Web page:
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Creating a National Plan – Moving Forward to End Cervical Cancer
Following the inaugural Senior Advisor Training in August, the Bush Institute’s First Ladies Initiative recently held a half-day training session in New York City on “Creating a National Program” for the Senior Advisors to African First Ladies.
One of the ways the Initiative supports First Ladies is by helping to prepare Senior Advisors and staff members through capacity building sessions. The sessions provide the advisors with the relevant tools needed to develop effective First Ladies’ offices and help their principal become an influential advocate for pressing issues impacting women and children in their countries.
Hosted by GE and the Bush Institute, the September training focused on building national health programs, specifically the development of a national cancer campaign in response to the growing cancer crisis in Africa. Cervical and breast cancer are the most common causes of cancer deaths among women in Africa. The Bush Institute’s Pink Ribbon Red Ribbon health initiative is currently working in five African countries to combat cervical and breast cancer, and First Ladies across Africa are leading awareness campaigns and advocating for vaccines for girls and screening and treatment for women.
Taking a close look at the impact of public private partnerships like Pink Ribbon Red Ribbon, the session featured speakers from a diverse array of backgrounds, including Senior Advisors from Namibia and Tanzania, both Pink Ribbon Red Ribbon partner countries.
Covering important topics such as prioritizing cervical cancer, developing a national cancer plan, and promoting national ownership, the training allowed attendees to participate in interactive discussions with topic specialists including Ambassador Lisa Carty (UNAIDs), Reverend Justina Hilukiluah (Namibian Ministry of Health and Social Services), Brian Honermann (O’Neill Institute for National and Global Health Law, Georgetown University), Pamela Jackson-Hall (GE Healthcare Nigeria), Lillian Kidane (GE Africa), Dr. Sarah Maongezi (WAMA Foundation), Dr. Doyin Oluwole (Pink Ribbon Red Ribbon),Dr. Bill Steiger (Pink Ribbon Red Ribbon) and Charity Wallace (George W. Bush Institute).
Natalie Gonnella-Platts serves as the Deputy Director of the Women's Initiative at the George W. Bush Institute. In this role, Natalie is responsible for research and programmatic efforts that empower women worldwide to lead in their communities and countries. The portfolio currently includes the First Ladies Initiative, the Afghan Women’s Project, and the Women’s Initiative Fellowship. Natalie leads the work of the First Ladies Initiative, which aims to enable and support First Ladies from around the world in effectively using their platforms to empower women and children in their countries.
Natalie studied Communications and International Studies (Peace and Conflict) at the State University of New York (SUNY) at Fredonia. She earned an MA in War, Violence and Security studies from the University of Sussex in Brighton, United Kingdom. Prior to joining the Bush Institute, she held roles in New York City at American International Group (AIG), and in London at ConservativeHome USA, the Legatum Institute, and BBC Worldwide. She is also a co-founder of Each Inc., a non-profit that seeks to provide innovative technology tools to organizations that care for and protect orphans and vulnerable children globally, and has previously served as a project strategy advisor to Stop the Traffik’s Finance Against Trafficking initiative.Full Bio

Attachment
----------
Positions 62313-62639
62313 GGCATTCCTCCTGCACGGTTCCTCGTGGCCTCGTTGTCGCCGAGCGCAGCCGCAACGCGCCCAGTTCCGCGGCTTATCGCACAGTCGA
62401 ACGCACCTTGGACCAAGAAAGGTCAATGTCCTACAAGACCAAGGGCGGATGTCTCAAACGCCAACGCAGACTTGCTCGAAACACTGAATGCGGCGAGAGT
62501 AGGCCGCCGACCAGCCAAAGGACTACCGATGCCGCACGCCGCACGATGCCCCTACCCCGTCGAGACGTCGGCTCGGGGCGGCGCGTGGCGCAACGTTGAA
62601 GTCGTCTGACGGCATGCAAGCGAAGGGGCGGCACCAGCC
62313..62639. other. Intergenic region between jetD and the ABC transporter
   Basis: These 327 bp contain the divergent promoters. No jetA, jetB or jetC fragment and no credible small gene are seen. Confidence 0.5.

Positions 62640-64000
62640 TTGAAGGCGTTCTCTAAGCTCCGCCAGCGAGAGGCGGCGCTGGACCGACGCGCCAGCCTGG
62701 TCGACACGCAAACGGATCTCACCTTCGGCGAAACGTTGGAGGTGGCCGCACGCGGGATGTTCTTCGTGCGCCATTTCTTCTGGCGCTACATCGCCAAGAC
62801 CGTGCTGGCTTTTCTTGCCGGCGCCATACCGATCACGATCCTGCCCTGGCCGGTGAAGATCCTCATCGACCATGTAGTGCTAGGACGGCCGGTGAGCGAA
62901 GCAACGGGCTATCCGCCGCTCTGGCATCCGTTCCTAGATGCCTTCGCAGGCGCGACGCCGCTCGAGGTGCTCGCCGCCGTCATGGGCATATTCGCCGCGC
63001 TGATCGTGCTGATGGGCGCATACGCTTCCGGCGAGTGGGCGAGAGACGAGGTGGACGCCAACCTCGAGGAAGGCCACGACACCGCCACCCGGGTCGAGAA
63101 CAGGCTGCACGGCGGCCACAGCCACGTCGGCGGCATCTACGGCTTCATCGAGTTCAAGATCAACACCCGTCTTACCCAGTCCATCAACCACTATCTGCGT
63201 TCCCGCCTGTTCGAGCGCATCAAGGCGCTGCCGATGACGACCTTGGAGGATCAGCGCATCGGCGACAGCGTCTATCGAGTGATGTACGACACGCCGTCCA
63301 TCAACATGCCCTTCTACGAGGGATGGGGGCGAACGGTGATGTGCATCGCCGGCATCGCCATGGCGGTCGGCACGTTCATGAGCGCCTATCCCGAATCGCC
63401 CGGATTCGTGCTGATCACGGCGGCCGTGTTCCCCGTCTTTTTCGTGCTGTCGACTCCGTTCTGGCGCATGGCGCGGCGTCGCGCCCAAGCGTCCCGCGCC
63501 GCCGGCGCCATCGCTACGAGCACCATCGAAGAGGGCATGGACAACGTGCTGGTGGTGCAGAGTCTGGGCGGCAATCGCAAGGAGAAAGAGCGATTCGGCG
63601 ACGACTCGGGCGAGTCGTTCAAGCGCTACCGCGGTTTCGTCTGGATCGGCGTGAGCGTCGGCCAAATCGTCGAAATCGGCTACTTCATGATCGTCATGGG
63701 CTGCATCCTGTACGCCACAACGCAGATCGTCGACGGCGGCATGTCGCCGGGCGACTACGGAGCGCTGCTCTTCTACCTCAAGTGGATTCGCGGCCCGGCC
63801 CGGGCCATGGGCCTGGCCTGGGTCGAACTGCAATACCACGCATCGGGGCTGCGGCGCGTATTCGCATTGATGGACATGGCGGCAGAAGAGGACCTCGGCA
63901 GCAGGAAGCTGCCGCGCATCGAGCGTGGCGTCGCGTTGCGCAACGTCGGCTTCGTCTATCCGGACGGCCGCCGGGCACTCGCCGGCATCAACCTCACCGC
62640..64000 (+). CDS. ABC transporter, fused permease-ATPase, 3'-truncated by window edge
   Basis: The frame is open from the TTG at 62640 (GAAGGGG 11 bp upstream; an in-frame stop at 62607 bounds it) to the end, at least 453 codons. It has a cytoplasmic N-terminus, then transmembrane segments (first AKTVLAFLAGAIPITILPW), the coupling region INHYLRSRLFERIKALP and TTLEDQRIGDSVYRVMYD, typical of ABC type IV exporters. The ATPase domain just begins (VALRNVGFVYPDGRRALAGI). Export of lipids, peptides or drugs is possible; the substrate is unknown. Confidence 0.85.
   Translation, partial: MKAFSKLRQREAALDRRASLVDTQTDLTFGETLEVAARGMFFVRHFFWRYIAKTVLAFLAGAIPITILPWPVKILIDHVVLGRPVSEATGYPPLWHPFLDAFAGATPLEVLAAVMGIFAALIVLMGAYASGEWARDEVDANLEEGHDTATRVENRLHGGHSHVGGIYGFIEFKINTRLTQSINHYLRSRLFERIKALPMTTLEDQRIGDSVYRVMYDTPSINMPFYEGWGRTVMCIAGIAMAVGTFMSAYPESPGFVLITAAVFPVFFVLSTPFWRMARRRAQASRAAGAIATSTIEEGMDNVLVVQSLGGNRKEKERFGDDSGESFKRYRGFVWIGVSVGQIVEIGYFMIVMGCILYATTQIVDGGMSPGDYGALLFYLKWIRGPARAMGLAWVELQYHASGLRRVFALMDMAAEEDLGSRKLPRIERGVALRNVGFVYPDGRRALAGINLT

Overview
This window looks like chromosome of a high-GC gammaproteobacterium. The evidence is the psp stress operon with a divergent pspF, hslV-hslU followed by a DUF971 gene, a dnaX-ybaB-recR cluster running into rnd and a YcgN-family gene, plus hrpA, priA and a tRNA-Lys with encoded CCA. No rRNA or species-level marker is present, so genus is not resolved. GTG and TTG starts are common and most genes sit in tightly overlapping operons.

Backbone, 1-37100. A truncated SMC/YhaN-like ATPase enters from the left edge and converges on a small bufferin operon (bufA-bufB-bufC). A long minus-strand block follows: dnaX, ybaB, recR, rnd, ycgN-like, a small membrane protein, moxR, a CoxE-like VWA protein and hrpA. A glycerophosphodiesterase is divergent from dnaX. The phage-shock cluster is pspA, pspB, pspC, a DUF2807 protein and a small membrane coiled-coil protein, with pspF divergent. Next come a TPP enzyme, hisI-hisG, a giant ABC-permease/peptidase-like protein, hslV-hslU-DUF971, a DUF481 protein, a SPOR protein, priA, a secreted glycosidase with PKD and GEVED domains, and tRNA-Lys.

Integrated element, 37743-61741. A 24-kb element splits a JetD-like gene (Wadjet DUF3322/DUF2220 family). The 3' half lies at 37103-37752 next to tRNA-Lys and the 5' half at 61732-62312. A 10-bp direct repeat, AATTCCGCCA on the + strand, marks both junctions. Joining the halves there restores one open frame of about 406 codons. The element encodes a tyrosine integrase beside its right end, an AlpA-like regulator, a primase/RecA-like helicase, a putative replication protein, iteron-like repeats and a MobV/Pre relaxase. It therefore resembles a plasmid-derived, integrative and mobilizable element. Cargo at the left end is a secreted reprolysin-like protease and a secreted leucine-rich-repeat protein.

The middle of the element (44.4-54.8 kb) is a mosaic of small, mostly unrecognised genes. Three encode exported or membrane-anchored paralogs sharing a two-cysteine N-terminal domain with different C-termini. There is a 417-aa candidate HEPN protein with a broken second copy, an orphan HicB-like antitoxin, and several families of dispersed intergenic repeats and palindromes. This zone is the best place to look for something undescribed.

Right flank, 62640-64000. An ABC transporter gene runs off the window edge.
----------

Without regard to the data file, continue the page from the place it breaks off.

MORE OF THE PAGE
5 Leaders to Watch on International Women’s Day
At the Bush Institute, we are proud to work with strong women leaders who are improving lives around the world.
ICYMI: Mrs. Bush Gives Media Preview at First Ladies: Style of Influence Exhibit
On February 28, Mrs. Bush gave media a preview tour of the new Bush Center exhibit, First Ladies: Style of Influence, before it officially opened to the public. The exhibit, based on Bush Institute research report A Role Without a Rulebook, guides visitors through the overlapping modalities through which first ladies exert influence as hostesses, teammates, champions, and policy advocates. Mrs. Bush discussed with media how September 11 instilled a calling to advocate for Afghan women and children; how she learned valuable lessons from her mother-in-law, Mrs. Barbara Bush; and how first ladies have made a significant impact throughout our country’s history, among other topics. Mrs. Bush first spoke with Fox News Channel’s Casey Stegall. Read the full story: New exhibit at Bush Center examining role of first ladies. Mrs. Bush then spoke with NBC5’s Meredith Land. Read the full story: The Bush Center Looks at First Ladies Through the Years. La
A Tale of Two Realities
While the Olympics attempts to elevate countries to the same playing field, there are usually clear winners and losers. Global cervical cancer statistics reveal a similar story.